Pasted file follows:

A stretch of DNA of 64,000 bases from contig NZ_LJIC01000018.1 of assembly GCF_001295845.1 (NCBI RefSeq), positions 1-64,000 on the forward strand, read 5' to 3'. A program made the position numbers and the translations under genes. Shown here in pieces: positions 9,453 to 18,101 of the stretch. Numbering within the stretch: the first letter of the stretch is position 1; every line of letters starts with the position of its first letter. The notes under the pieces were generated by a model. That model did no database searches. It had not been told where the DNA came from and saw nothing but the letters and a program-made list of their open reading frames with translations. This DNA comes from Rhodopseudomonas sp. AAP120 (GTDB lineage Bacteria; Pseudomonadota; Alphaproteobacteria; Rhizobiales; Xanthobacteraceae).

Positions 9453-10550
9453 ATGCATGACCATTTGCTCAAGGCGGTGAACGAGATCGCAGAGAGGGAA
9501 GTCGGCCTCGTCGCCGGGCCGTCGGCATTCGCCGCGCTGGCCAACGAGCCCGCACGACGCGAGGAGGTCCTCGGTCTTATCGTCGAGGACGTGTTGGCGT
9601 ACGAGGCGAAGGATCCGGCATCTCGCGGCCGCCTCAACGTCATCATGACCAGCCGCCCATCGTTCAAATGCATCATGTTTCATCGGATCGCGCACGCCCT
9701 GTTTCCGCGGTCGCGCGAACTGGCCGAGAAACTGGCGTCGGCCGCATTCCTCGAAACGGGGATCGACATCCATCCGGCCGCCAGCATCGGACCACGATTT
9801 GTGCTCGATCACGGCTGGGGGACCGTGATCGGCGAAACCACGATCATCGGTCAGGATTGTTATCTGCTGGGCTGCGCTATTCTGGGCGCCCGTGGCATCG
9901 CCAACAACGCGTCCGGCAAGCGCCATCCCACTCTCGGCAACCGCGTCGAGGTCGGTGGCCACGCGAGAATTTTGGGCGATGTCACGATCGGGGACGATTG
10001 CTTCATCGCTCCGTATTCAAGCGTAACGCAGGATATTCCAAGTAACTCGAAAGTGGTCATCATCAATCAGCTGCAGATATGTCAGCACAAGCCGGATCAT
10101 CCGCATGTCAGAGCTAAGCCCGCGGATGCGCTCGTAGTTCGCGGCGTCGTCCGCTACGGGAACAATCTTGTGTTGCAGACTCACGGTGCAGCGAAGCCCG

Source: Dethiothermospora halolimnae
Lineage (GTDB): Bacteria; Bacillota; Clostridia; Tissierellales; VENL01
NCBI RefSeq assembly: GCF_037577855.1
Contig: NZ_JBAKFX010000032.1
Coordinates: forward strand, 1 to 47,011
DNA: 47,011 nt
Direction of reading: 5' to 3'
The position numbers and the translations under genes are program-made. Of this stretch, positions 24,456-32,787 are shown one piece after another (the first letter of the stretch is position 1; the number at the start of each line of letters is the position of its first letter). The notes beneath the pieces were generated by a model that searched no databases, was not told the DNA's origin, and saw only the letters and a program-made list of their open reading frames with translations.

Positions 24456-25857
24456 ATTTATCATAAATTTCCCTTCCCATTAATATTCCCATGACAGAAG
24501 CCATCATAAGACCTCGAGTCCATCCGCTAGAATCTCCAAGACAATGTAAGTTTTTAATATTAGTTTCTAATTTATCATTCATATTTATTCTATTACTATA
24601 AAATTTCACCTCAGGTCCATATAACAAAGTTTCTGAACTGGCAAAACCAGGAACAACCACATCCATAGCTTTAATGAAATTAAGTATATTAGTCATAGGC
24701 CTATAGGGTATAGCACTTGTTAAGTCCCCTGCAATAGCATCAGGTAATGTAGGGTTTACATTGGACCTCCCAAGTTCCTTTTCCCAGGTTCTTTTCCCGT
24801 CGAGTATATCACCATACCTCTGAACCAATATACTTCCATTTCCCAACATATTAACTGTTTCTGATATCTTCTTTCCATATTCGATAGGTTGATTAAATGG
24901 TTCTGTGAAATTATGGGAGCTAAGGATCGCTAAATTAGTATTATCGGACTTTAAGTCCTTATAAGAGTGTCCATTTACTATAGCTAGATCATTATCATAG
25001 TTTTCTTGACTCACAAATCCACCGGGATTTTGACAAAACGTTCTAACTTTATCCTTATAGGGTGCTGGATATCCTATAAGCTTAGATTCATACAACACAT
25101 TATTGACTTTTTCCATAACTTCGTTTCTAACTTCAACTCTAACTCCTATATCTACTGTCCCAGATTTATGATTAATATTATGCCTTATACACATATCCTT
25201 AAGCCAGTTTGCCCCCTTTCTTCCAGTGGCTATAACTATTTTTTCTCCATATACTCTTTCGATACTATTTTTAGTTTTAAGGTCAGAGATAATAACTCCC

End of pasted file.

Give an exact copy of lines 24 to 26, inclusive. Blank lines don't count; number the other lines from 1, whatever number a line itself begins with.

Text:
24801 CGAGTATATCACCATACCTCTGAACCAATATACTTCCATTTCCCAACATATTAACTGTTTCTGATATCTTCTTTCCATATTCGATAGGTTGATTAAATGG
24901 TTCTGTGAAATTATGGGAGCTAAGGATCGCTAAATTAGTATTATCGGACTTTAAGTCCTTATAAGAGTGTCCATTTACTATAGCTAGATCATTATCATAG
25001 TTTTCTTGACTCACAAATCCACCGGGATTTTGACAAAACGTTCTAACTTTATCCTTATAGGGTGCTGGATATCCTATAAGCTTAGATTCATACAACACAT